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Report: Hawaii leads nation in getting too little sleep


    Motorcyclist Zed Carrol of Diamond Head took an afternoon nap at Kapiolani Park on his Honda 350cc “Scrambler.” Hawaii — often thought of as a peaceful vacation spot — has the lowest proportion of adults who get enough sleep every night.

NEW YORK » Tired of hearing that more than a third of U.S. adults don’t get enough sleep? Here’s something new: a government report about which states get the most sack time.

It says South Dakota has the largest proportion of residents who get at least seven hours of sleep each night.

Hawaii — often thought of as a peaceful vacation spot — has the lowest proportion.

Here’s the lowdown:


For adults, the recommended amount of sleep is seven to nine hours each night. Past studies have found that more than one-third of U.S. adults get less. The Centers for Disease Control and Prevention today released a new round of national survey data that found the same thing.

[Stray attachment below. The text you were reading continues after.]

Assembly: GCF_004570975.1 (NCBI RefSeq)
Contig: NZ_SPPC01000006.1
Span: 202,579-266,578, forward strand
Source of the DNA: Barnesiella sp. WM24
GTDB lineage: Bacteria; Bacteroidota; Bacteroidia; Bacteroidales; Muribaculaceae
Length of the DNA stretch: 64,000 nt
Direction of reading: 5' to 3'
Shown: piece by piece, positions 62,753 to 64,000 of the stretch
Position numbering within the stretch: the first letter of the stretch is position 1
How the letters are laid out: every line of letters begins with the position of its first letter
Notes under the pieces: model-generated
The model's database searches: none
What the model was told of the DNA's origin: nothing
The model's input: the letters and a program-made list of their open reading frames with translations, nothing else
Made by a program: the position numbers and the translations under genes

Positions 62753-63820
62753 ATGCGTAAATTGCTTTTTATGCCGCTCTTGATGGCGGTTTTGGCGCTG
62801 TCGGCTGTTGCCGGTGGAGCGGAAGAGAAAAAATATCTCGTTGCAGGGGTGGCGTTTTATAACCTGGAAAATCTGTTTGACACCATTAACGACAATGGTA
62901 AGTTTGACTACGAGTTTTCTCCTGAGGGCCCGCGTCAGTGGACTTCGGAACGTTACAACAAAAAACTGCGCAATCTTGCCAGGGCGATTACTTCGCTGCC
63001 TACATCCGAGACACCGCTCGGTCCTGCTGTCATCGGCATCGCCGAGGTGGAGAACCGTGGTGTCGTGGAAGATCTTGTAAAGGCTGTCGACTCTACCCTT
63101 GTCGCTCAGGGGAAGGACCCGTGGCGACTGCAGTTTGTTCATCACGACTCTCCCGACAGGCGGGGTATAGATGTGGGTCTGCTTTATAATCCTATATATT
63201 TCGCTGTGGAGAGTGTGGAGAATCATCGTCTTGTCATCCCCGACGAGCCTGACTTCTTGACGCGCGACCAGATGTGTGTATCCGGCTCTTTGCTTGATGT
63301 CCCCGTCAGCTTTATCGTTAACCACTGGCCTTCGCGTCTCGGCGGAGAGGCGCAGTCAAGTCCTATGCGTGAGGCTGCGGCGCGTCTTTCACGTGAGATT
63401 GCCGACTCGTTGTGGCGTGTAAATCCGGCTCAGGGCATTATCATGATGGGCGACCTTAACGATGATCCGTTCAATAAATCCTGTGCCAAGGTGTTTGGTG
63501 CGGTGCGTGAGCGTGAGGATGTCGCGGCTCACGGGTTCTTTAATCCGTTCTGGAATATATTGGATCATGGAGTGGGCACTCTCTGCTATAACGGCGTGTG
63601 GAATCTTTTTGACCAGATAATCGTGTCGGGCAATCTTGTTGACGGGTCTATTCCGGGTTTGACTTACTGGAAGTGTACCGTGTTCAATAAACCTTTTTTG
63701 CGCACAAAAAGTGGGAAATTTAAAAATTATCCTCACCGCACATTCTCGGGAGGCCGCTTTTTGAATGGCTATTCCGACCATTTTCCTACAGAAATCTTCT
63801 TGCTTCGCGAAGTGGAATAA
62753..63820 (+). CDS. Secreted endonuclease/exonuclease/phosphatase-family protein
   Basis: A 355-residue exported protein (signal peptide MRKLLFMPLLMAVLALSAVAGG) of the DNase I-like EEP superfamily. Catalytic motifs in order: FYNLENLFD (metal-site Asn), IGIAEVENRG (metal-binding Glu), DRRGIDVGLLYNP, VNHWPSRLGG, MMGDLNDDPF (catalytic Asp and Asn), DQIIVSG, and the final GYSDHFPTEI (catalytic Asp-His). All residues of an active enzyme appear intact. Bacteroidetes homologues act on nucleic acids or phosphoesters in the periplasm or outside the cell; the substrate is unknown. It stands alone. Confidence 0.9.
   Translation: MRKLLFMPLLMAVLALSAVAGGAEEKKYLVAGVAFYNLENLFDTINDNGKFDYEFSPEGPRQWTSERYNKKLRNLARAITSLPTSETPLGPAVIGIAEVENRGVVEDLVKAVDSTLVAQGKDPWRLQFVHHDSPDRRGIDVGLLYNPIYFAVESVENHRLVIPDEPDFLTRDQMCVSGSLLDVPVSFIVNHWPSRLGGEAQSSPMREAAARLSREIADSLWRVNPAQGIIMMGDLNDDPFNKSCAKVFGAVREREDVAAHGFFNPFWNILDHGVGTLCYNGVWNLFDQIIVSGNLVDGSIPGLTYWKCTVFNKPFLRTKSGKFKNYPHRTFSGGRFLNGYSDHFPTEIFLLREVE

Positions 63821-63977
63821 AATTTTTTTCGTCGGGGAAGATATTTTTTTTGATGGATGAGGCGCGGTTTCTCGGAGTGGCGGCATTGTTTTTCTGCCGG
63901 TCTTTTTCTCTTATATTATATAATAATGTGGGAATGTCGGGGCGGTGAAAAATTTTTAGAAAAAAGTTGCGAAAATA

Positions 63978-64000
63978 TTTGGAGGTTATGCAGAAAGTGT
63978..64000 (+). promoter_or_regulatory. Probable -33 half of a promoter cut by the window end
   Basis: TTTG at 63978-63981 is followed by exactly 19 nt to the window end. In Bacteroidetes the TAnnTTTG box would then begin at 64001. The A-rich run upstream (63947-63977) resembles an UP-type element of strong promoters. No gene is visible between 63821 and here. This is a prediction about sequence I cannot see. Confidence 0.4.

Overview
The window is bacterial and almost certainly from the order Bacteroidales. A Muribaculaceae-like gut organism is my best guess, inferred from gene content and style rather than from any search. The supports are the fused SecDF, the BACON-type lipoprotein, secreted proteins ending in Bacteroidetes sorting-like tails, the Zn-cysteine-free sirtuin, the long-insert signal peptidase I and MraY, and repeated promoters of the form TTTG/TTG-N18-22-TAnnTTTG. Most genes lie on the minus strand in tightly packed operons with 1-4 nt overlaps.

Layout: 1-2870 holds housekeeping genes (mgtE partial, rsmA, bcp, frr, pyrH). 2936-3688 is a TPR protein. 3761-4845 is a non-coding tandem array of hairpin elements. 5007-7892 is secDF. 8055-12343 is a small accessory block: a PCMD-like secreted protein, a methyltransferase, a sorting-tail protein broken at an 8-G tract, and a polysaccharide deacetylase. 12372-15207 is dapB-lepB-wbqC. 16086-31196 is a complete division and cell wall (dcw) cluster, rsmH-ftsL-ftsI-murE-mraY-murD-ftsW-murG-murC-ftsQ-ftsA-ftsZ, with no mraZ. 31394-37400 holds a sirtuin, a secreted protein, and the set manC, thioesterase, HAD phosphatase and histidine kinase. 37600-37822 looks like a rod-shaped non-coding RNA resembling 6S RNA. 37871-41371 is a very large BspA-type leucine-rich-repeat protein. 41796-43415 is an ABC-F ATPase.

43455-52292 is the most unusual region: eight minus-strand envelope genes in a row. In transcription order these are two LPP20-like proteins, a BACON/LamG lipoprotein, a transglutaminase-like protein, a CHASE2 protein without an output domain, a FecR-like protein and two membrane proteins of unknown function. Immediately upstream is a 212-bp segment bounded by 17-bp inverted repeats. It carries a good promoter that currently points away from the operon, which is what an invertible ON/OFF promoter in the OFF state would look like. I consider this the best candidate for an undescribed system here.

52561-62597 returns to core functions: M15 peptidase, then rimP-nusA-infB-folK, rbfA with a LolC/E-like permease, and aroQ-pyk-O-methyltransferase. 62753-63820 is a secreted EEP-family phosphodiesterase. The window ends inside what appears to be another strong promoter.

Some of those people — nearly 10 percent of Americans, by some estimates — suffer chronic insomnia and may seek a physician’s help. Inadequate sleep has been tied to the start and worsening of a range of diseases and conditions, including diabetes, heart disease, obesity and depression.


The latest CDC report, based on surveys of more 444,000 adults in 2014, for the first time offers a look at findings in all 50 states. The Great Plains states led the nation in healthy sleep, buoyed by South Dakota, where 72 percent of those surveyed said they averaged at least 7 hours nightly.

The South and Appalachian states got the least sleep as a region. But Hawaii was the worst individual state, where 56 percent of respondents got the recommended amount of sleep. The report also found that while two-thirds of white people nationally got enough sleep, only about half of blacks, Native Hawaiians and Pacific Islanders did.


The report didn’t dig into why certain states or racial groups got less sleep than others. Experts believe several factors could be involved. For example, people with steady jobs and normal work hours tend to get more sleep than others. Smoking and health problems also can rob people of sleep, said the CDC’s Anne Wheaton, one of the report’s authors.